This paper discusses biomagnetic effects and their possible applications that are unfamiliar to cryogenic and superconducting engineers. Biomagnetism is exotic applied magnetics and a transdisciplinary research target. There are two types of research methodology, physical and epidemiological. They are quite different. Both methodologies should be harmonized. The author proposes how to work in this transdisciplinary field. Finally, suggestions of guidelines for studing exotic phenomena are presented.
The cylindrical bulk current lead was fabricated using Pb-free Bi system superconductors in a solid-state reaction. The current lead attained a high transport critical-current density (Jc) of about 320A/cm2 at 77K, 0T and more than 1, 200A/cm2 at 40K, 2T. The Pb-free current lead was composed of both Bi-2223 and Bi-2212 phases judging from the AC susceptibility curve and X-ray diffraction pattern. The heat leakage and mechanical strength of the Pb-free cylindrical bulk current lead were approximately similar to those of a Pb-dope current lead consisting of the Bi-2223 phase only. The Pb-free bulk lead particularly showed a high Jc property at low temperatures and high magnetic field. The Pb-free current lead had the characteristics of both Bi-2212 and Bi-2223 phases. The application of the bulk current lead for a cryocooled superconducting magnet was investigated.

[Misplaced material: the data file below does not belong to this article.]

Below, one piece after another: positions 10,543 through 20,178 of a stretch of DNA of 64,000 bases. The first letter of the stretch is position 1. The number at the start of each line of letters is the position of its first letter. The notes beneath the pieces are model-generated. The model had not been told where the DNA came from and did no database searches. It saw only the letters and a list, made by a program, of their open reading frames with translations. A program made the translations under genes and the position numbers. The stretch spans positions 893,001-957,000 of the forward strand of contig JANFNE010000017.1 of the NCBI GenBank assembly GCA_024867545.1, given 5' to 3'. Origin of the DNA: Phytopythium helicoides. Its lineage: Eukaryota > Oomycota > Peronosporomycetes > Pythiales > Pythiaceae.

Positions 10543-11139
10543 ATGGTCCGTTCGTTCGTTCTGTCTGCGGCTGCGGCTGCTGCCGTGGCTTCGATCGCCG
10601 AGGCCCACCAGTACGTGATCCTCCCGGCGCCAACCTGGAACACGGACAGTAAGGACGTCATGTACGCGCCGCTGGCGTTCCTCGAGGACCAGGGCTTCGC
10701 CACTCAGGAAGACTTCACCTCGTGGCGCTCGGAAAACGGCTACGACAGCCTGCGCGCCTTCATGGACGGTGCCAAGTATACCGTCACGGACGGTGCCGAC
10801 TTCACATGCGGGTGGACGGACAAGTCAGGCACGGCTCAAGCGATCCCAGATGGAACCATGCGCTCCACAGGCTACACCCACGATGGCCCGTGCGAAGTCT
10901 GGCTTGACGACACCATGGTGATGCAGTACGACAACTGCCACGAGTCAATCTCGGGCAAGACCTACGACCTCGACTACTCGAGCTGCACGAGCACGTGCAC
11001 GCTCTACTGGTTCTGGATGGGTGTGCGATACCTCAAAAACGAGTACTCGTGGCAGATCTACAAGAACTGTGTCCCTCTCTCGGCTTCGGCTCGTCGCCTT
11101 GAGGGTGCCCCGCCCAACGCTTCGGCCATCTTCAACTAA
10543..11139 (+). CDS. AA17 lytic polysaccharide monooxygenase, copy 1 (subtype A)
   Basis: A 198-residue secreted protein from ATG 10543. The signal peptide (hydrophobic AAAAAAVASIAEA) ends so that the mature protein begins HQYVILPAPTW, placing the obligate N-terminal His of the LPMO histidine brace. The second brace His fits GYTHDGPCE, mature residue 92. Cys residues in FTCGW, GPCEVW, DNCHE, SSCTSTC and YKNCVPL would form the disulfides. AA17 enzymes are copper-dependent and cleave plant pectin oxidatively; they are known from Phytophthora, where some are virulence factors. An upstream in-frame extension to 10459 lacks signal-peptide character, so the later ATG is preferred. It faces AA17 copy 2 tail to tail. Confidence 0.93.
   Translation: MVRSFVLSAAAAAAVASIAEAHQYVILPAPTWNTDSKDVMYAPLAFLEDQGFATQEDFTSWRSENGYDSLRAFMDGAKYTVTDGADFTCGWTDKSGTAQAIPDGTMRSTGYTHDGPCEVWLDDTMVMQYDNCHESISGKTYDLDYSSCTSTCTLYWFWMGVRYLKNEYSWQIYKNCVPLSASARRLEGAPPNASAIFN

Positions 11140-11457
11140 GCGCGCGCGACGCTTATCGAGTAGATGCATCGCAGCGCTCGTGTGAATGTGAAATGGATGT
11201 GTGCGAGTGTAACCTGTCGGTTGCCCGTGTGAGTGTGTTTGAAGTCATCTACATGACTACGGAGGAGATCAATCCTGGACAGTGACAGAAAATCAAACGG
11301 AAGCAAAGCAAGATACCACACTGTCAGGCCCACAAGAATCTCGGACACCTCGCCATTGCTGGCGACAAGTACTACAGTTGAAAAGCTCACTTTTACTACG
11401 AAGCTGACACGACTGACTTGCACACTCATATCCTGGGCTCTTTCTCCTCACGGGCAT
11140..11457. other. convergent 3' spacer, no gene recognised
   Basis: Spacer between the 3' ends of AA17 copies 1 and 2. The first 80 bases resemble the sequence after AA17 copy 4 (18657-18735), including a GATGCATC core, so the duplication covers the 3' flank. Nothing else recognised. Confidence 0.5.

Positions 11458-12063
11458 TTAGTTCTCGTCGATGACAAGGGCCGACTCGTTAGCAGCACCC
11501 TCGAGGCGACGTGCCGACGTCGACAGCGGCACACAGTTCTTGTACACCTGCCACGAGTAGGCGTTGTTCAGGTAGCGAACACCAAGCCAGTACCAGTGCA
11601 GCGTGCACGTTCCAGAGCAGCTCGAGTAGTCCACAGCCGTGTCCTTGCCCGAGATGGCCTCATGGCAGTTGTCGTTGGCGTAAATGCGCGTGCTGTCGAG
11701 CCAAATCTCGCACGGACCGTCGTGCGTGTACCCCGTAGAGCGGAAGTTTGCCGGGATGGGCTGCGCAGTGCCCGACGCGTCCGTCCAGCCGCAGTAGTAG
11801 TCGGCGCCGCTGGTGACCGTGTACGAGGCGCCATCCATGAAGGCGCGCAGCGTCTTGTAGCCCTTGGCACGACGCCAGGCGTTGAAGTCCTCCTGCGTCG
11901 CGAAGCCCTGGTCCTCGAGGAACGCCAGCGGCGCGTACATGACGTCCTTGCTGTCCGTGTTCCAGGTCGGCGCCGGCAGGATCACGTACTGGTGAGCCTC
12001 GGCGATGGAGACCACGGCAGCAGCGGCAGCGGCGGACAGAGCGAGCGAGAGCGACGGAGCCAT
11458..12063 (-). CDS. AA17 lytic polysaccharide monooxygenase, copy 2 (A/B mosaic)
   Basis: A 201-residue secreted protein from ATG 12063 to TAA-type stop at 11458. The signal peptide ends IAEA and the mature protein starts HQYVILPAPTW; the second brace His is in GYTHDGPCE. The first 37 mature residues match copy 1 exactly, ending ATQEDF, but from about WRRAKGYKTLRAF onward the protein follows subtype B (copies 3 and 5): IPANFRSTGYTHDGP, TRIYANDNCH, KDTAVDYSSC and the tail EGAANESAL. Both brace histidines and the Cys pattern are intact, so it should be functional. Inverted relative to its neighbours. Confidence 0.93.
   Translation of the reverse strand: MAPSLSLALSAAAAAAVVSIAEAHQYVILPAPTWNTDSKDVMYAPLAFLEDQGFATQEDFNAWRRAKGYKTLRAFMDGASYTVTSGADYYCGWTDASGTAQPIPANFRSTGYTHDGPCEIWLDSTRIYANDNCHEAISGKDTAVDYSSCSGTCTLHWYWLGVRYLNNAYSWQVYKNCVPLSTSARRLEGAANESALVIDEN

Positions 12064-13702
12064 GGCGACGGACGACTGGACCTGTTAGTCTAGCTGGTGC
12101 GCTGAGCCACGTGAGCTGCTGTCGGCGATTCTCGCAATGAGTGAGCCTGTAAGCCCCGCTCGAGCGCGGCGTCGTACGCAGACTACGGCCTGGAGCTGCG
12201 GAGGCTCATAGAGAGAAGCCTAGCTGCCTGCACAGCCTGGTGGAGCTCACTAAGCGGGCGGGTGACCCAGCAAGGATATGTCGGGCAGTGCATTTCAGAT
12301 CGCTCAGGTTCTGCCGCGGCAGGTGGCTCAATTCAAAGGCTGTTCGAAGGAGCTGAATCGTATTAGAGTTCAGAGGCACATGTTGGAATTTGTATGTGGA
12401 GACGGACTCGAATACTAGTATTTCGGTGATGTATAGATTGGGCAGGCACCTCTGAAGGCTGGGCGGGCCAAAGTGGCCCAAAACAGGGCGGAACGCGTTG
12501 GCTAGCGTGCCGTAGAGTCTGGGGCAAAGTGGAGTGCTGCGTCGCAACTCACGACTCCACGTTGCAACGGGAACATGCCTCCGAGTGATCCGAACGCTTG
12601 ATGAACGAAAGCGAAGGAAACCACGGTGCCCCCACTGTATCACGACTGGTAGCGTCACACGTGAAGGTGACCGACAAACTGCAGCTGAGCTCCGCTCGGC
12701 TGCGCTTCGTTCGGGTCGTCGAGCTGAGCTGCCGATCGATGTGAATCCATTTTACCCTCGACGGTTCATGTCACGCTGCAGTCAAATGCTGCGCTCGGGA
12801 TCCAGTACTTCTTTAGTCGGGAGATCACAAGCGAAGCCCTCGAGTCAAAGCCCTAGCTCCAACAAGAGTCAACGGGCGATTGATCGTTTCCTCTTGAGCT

An austenitic steel used as a structural material of a superconducting magnet shows creep deformation and stress relaxation even at medium and low temperatures. Small plastic and creep strains in eight austenitic steels and a low-alloy steel were measured in a temperature range from 4 to 573K. Every steel including the low-alloy steel showed logarithmic creep strain at temperatures when stress was high enough to produce plastic strain. Although the creep strain rate in SUS316L at 293K was proportional to about the 7th power of stress when it was around 0.2% plastic-offset stress, the order of power decreased to 1 under lower stresses. The ratio of creep strain at 105s and plastic strain was 1-3 at 293K and 0.5-2 at 77K for the steels, though precipitate-hardened steel SUH660 showed a lower value. When creep strain at 105s in the steels was 0.02% at 77K, the stress levels were from 0.7 to 0.85 of 0.2% plastic-offset stress. Because creep strains were small compared to plastic strains at lower and higher temperatures, the ratios of 0.02% proof stresses for 105s creep and plastic strains were as high as 1.5 both at 4 and 573K. They were steadily lower values, 0.9-1.0, between 77 and 450K. Creep deformation in a component can be prevented by pre-straining with a plastic pre-strain larger than an estimated inelastic (plastic+creep) strain during operation. The pre-straining effect holds even when operation and pre-straining temperatures are different.